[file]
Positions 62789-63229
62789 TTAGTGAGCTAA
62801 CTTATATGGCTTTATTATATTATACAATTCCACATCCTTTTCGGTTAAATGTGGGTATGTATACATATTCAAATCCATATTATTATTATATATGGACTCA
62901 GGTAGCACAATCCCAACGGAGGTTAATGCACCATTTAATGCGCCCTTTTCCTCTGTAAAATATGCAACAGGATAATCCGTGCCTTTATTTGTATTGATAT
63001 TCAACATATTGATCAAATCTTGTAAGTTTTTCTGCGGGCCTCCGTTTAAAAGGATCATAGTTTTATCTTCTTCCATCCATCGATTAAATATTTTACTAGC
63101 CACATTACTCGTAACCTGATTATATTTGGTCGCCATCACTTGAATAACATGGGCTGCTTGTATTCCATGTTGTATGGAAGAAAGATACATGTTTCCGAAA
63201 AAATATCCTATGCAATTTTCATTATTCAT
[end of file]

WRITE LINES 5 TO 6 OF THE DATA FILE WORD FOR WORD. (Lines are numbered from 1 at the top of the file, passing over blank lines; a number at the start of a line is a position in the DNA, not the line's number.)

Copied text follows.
63001 TCAACATATTGATCAAATCTTGTAAGTTTTTCTGCGGGCCTCCGTTTAAAAGGATCATAGTTTTATCTTCTTCCATCCATCGATTAAATATTTTACTAGC
63101 CACATTACTCGTAACCTGATTATATTTGGTCGCCATCACTTGAATAACATGGGCTGCTTGTATTCCATGTTGTATGGAAGAAAGATACATGTTTCCGAAA